A Look at Beach Yoga Jewelry With Designer

Jewelry Designer Allan LaBerteaux

If you'd like a piece of yoga jewelry to reflect your dedication to the practice, Beach Yoga Jewelry might have what you're looking for.

For more than 30 years, designer Allan LaBerteaux of Beach Yoga Jewelry has created art. His love of nature, yoga, friends, and finding harmony in his environment all add to his inspirational jewelry pieces. From stunning detailed asana pendants and earrings to rings and bracelets with precious stones, LaBerteaux captures fluid movement and reflective peace in his work.

LoveToKnow Yoga asked LaBerteaux to share his artistic process and how his yoga practice influences his art.

Beach Yoga Jewelry Interview

All art is a personal journey, but it seems as though when someone creates jewelry, he or she seeks a deeper connection with the recipient. Do you find this to be true as well?

Yes, art does reflect a very personal journey. An artist is trying to communicate inner thoughts and emotions to a visible form. Choosing a piece of jewelry to wear is an extremely personal experience.

When I create jewelry, I'm creating a form that not only reflects me but, hopefully, reflects an emotion in the wearer as well. It's really a collaboration of sorts. Just as perfume partly assumes the identity of its wearer, when I see my jewelry being worn well, it tends to reflect the light of the person wearing it and it looks different than it did on the work bench. It makes it a fun experience.

You've said the inspiration for your yoga jewelry is simple: yoga with friends and the bounty of nature. Why do these elements affect your art so greatly?

I think most artists are trying to reflect the environment around them, whether it's in the abstract or the literal sense. Interaction in the natural environment combined with a daily While yoga practice has been an important part of the creative process for me for many years, I began to recognize that my practice had become more than the tool for opening creative flow but had become the source of inspiration itself, so I try to reflect that in my work.


Jewelry As Sculpture

Your jewelry pieces are miniature sculptures, and the path to a finished piece is quite detailed. Please describe your process.This is a great question! I've always felt strongly that a good piece of jewelry is, in fact, a small piece of sculpture that we carry around with us. Like any piece of sculpture, no matter how abstract, it should tell a story or evoke an emotion.

Of course, jewelry has to be much smaller than sculpture, so it cannot hold the details that a large piece can. It has to become much more stylized to be wearable.

In my pieces that reflect the female form, they start from an actual person. A good friend comes to my studio, and I photograph her in a variety of asanas. I then sit down at my drawing board and draw a fully detailed view of asanas that I think may translate well to jewelry.


I leave the drawing out on the drawing board, go do other things, and come back to "rediscover" it. This might take several days. During this time, I stop to erase, redraw, adjust, until I'm left with the essence of the form.

I then take the drawing to the jewelry bench and carve the figure by hand in jewelry modeling wax. Of course, once the process of converting the two-dimensional forms into a three-dimensional figure starts, many free form changes take place. I then use a lost wax method to cast the form into metal, polish, set stones, etc.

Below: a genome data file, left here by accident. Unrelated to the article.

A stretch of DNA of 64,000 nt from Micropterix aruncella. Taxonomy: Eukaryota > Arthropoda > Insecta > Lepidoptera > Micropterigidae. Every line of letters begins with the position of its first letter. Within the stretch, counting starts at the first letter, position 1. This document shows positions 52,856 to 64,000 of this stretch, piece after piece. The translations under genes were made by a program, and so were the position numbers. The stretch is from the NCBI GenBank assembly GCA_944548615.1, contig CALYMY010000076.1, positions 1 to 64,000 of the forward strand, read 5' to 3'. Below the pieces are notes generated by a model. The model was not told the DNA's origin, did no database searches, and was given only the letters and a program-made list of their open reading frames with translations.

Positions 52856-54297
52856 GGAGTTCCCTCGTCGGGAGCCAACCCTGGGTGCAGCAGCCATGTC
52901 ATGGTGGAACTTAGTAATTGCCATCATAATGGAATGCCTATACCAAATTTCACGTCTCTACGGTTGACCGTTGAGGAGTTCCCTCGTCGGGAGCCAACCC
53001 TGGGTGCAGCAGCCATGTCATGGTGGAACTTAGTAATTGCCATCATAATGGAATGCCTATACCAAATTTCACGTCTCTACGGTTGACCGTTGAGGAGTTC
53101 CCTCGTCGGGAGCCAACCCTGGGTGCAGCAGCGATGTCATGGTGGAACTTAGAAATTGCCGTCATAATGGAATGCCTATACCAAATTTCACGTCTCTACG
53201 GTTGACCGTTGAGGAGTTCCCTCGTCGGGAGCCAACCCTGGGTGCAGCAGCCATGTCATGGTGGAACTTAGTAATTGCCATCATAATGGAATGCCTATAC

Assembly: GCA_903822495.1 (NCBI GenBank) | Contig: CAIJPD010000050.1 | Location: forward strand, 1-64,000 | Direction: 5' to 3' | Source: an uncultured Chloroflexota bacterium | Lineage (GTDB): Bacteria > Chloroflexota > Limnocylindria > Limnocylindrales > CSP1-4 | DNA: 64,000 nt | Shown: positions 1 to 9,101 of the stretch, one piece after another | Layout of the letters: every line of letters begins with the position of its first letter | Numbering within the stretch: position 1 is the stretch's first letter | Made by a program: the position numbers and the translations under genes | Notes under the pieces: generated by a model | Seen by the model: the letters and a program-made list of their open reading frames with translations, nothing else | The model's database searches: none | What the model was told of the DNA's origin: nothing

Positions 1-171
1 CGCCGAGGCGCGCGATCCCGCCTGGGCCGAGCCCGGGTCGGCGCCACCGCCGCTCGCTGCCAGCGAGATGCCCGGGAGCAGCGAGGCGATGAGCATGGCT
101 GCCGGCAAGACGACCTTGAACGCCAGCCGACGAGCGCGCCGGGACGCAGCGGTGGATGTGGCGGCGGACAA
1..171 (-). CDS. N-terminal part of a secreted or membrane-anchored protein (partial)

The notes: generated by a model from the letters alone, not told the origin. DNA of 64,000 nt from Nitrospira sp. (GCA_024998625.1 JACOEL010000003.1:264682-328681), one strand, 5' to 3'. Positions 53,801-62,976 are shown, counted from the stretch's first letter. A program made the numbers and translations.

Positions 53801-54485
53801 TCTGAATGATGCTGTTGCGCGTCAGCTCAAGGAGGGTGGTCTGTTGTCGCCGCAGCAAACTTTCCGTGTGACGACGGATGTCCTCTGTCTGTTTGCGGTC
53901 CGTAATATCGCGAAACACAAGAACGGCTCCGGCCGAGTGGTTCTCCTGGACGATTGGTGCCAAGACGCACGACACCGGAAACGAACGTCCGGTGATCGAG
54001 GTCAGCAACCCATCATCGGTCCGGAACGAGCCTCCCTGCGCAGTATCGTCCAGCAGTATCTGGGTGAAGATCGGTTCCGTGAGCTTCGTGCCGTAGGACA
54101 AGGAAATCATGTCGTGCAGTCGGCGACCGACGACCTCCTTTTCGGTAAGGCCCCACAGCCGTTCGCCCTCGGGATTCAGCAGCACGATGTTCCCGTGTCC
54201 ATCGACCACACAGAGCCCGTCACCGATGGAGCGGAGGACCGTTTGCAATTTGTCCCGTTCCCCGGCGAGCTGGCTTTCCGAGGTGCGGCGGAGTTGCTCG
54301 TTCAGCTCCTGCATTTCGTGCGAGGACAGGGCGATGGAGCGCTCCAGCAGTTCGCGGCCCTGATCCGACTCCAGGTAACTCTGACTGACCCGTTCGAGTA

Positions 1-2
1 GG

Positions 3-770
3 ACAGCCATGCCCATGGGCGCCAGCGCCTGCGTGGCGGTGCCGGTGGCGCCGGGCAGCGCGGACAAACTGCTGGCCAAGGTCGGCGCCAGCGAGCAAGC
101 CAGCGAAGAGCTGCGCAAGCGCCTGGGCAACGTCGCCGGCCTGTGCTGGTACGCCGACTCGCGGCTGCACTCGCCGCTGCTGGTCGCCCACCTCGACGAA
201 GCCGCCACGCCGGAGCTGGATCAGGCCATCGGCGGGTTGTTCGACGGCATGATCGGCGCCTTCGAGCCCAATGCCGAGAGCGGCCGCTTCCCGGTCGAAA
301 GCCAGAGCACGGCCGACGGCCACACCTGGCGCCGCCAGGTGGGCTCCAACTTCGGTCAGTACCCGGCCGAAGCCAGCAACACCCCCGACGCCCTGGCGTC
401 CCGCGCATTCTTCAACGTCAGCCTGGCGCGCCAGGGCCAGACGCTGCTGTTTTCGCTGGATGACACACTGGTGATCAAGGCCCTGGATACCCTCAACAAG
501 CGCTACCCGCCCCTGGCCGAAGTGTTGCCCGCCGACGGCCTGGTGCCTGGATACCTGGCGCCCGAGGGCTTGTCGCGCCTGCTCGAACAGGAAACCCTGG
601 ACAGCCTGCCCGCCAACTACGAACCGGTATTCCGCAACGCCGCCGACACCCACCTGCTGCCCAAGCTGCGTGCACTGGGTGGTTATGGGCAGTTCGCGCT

In the photos, Destry and I were sitting in Lotus posture and we talked about our Pranayama practice. In the yoga jewelry piece, I try to reflect the flow of her breath.


What precious stones do you like to use and why? I like earthy stones most. I personally wear a jade. I find I use moonstone quite often, as well as onyx. Fresh water pearls are a nice renewable stone that can be suspended within a piece to ad movement.

Favorite Poses to Use for Yoga Jewelry

Is there one particular yoga asana that you love to form out of gold or silver?


The Tree Pose Pendant is one of the first pieces of the Beach Yoga Jewelry line, so it holds a certain warm spot in my mind.

As the jewelry line progresses, I'm moving more to the outdoors to reflect the natural flow. This season I set out to create a series reflecting wind, water, and fire. Since wind cannot be seen, it was a challenge. But I'm happy with the piece I created that depicts the circular motion of bamboo blowing in a whirlwind.

As your yoga practice continues to mature, how does it affect your art? Well, my yoga practice is certainly maturing because, let's face it, none of us are getting any younger. Just as my yoga practice is becoming slower moving and meditational, I find that my art work is flowing more from the moment.

A Look to the Future

Any new projects you'd like to share?

Times of severe recession like we are experiencing now can be tough on the arts and artists. Some good things can come out of this though. Maybe some of us can't go out to eat or travel so much, but it's a great time to reflect on things that are more important. Time is precious, and I'm savoring my creative environment and working ahead to new jewelry design, but also following my dreams of larger scale sculpture, all of which will be unveiled soon on BeachYogaJewelry.com.


More about Beach Yoga Jewelry

Additional LoveToKnow Resources

For more tips on selecting jewelery for yourself or as a gift, please visit LoveToKnow Jewelry.

~Tracey L. Kelley

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A Look at Beach Yoga Jewelry With Designer